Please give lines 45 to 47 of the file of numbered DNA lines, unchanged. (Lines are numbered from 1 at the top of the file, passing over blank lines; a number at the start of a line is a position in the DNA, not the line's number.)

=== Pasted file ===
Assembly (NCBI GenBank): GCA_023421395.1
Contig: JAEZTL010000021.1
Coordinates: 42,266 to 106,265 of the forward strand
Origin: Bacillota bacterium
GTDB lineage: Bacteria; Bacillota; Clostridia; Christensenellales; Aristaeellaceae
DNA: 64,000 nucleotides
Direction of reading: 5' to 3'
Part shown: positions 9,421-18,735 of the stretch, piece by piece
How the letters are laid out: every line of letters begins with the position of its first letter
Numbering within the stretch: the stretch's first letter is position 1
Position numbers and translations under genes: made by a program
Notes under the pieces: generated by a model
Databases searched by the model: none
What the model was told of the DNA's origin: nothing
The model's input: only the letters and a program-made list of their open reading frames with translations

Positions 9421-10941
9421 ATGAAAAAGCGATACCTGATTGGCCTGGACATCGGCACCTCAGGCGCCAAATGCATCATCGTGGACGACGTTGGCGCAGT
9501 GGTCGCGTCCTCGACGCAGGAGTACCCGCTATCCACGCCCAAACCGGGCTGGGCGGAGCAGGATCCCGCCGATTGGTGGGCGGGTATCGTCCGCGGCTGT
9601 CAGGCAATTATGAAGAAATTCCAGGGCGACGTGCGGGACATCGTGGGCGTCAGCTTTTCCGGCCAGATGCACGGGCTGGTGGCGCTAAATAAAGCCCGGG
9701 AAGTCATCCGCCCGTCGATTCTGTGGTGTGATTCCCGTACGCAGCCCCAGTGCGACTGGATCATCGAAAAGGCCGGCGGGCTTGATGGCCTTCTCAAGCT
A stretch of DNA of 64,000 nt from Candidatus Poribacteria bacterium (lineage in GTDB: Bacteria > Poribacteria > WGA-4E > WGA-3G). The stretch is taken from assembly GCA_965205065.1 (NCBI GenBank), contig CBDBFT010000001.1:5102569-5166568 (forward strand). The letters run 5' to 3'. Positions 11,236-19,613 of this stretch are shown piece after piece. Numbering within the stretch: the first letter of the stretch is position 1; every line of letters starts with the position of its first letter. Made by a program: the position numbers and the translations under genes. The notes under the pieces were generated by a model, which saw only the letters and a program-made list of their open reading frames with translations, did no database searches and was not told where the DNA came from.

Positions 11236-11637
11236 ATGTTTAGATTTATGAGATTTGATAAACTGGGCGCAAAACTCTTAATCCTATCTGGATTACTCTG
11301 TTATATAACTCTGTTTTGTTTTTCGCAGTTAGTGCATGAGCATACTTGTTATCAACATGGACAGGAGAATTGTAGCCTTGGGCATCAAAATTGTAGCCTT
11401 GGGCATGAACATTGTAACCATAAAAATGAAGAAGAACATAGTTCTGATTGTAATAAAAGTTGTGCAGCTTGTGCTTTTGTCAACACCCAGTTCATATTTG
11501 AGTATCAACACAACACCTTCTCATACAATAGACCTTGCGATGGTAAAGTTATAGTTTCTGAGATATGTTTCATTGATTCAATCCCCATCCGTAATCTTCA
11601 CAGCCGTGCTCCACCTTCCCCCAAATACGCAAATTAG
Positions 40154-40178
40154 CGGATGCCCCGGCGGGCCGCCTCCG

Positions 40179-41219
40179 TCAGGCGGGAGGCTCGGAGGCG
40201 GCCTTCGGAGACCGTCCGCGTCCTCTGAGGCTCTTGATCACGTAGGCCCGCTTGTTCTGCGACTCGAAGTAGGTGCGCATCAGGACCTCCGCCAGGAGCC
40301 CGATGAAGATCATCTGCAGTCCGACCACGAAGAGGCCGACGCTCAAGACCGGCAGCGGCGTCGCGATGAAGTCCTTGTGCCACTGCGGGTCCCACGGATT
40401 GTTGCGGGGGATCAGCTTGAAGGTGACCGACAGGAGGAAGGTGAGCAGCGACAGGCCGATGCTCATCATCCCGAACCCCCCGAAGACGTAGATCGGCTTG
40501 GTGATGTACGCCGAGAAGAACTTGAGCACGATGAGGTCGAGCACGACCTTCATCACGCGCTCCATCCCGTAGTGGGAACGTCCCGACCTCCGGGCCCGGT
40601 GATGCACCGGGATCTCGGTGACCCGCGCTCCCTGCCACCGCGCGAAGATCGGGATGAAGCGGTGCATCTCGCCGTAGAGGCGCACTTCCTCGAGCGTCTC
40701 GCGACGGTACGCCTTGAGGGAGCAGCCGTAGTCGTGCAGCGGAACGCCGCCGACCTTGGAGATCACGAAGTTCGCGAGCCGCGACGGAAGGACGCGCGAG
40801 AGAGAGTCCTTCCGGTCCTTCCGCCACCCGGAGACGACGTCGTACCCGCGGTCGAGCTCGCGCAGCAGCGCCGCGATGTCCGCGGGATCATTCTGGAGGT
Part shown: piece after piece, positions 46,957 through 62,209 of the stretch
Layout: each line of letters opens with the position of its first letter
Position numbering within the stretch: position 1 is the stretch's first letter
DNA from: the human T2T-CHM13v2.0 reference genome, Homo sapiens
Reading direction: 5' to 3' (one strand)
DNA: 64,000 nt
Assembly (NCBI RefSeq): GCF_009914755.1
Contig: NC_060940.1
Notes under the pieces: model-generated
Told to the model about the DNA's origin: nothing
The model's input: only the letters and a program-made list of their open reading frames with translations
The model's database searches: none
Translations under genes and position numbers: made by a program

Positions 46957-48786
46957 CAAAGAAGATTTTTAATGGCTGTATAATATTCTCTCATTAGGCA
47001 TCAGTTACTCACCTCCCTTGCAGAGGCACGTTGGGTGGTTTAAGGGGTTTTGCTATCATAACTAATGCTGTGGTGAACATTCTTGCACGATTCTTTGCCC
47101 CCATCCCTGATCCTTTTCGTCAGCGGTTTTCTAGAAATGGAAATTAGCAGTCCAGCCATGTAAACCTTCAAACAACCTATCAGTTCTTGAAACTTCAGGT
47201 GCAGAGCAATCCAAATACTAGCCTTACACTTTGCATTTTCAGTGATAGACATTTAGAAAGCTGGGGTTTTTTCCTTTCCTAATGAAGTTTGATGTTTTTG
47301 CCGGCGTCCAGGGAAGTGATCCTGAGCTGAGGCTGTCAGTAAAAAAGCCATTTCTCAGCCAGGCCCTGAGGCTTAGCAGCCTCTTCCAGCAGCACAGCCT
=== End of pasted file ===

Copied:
Assembly (NCBI RefSeq): GCF_009914755.1
Contig: NC_060940.1
Notes under the pieces: model-generated